Obviously I wasn't a happy bunny when I got this news. I thought I'd done my homework before I bought this place - the council told me it would be exempt from any assessment because the apartments were built in 1996-97, well after the 1976 cut-off. But now they say that the original building was constructed in about 1960 and was extended, converted into apartments and strengthened (inadequately in their view) in the nineties. The LIM (which I paid for last December) even says: "Year first constructed - 1990-1999". I emailed the chairman of the body corp committee who seemed as shocked as me. He thought I might have a valid claim with the council. To be honest when I bought this flat I was more concerned about the cost of strengthening work, which I might be faced with now, than the actual earthquake. Let's face it, if the fault line that runs through Wellington ruptures and we get a massive quake, heaps of houses and flats here will be toast. If you were really worried about earthquakes you wouldn't live in Wellington.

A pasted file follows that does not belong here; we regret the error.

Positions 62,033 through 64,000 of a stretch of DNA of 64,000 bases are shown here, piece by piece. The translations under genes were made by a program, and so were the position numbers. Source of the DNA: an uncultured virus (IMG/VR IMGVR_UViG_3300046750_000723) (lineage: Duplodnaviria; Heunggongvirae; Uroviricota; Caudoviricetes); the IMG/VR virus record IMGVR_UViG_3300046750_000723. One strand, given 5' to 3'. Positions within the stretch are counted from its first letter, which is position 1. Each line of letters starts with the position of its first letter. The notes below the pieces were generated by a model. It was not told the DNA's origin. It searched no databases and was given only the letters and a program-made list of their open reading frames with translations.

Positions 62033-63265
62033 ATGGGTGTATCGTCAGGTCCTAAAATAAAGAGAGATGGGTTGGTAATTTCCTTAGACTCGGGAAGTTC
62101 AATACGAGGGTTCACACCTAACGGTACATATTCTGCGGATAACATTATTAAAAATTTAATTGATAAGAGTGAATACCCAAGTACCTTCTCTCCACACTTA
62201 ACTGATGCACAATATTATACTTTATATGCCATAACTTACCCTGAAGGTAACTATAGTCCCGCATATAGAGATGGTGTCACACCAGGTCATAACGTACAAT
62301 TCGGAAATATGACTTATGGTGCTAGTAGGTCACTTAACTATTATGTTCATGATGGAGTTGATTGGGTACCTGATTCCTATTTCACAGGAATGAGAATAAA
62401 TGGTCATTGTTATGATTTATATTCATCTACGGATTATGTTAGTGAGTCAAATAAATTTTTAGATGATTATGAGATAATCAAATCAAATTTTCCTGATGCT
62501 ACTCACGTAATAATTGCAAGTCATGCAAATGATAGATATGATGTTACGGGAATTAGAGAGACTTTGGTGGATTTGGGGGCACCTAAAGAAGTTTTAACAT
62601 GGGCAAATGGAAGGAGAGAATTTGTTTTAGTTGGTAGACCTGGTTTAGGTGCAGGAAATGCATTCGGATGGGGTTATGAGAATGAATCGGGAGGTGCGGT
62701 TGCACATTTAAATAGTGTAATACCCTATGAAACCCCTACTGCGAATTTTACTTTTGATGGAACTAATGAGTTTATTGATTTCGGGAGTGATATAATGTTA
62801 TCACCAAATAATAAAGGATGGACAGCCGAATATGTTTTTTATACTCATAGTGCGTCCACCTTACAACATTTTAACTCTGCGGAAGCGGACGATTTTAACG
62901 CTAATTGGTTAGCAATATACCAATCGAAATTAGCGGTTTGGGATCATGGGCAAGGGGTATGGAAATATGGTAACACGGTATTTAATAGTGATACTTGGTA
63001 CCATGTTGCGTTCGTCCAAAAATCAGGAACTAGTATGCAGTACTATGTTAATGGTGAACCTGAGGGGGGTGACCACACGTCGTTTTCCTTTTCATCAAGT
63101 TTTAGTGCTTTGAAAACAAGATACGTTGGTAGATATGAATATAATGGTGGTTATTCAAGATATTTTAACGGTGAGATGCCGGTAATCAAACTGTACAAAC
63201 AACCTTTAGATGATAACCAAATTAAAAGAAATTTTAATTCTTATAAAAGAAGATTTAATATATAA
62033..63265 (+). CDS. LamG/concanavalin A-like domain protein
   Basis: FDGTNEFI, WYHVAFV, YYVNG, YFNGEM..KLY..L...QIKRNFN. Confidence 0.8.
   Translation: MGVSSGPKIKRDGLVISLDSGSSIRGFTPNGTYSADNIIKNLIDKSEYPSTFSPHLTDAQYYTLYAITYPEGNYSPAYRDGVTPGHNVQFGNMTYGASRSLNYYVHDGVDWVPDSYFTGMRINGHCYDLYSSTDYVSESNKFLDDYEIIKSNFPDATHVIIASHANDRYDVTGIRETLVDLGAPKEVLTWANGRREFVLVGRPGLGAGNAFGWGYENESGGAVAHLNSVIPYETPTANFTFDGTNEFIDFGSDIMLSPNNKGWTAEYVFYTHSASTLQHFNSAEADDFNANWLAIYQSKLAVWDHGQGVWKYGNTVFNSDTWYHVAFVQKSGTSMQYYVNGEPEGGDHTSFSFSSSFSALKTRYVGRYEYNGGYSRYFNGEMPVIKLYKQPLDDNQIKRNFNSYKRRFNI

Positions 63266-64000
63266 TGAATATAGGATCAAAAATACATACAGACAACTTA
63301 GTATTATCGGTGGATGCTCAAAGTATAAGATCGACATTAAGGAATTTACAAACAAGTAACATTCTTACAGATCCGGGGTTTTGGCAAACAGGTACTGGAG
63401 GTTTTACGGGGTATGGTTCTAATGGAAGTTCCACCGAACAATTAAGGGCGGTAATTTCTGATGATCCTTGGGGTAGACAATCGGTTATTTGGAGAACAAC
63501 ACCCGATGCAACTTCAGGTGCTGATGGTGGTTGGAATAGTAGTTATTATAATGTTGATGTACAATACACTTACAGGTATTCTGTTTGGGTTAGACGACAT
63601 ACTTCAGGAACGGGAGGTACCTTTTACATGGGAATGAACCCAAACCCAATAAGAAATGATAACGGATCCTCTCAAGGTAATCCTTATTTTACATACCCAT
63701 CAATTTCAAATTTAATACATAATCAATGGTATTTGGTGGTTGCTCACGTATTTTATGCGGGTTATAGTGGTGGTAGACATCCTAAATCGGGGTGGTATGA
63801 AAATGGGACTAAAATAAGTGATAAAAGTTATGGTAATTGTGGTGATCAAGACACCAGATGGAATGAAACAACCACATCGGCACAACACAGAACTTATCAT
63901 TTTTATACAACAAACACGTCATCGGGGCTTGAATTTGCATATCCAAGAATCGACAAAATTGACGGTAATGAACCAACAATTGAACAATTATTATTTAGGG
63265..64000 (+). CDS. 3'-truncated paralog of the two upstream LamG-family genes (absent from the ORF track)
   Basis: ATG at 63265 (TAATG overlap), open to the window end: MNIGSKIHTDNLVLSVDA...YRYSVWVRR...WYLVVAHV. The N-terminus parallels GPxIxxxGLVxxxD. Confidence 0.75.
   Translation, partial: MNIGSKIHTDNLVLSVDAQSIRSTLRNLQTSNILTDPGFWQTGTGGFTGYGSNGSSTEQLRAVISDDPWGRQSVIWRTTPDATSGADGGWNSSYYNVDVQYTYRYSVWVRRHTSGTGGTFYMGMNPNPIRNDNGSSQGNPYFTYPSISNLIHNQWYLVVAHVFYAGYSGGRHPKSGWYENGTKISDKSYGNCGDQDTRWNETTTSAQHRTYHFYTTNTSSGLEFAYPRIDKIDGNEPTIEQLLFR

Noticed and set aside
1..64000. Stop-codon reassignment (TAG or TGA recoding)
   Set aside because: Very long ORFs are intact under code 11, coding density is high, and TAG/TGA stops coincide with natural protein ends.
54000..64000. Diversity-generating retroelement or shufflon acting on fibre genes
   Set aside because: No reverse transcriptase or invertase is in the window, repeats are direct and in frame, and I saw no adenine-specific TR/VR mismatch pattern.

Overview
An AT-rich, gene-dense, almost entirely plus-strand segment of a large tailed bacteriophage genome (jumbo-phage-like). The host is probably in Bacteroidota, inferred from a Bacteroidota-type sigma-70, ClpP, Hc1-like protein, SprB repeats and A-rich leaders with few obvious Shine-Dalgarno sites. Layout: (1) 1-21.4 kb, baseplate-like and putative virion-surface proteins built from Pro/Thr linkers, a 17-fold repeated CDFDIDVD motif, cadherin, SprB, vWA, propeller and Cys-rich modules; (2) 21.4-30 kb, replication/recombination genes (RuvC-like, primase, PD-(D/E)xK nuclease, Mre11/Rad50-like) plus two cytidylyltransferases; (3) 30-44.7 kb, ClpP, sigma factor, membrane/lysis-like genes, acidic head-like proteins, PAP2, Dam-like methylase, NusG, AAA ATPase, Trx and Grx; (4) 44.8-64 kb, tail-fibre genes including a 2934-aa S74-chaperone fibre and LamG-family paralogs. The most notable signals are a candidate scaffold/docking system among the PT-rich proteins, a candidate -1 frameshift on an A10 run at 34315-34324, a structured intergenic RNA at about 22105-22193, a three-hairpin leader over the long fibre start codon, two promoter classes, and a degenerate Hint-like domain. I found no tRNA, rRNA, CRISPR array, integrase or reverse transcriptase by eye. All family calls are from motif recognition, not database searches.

Tuesday and Wednesday weren't my best days (mental health-wise) but I improved towards the end of the week. Yesterday is a day I'd like to forget however. The atrocious weather made it a good day for online poker but I suffered my worst ever one-day loss (just over US$200). That didn't put me in the best of moods for a night out with Giuseppe at the Southern Cross (an enormous bar only a few minutes walk away, but as I'd never walked past it I never knew it was there). He brought two female friends along, and we listened to some music put on by the Alliance Française (which I used to be a member of); to be honest most of the music washed over me and I was glad we only stayed there two hours which seems to be my limit. Last night I almost wished I was back in Auckland, despite my misgivings about the place. At least I knew people who I felt comfortable around. And I wouldn't have bought an earthquake-prone building had I stayed there: they don't have many earthquakes and I couldn't have afforded a property anyway.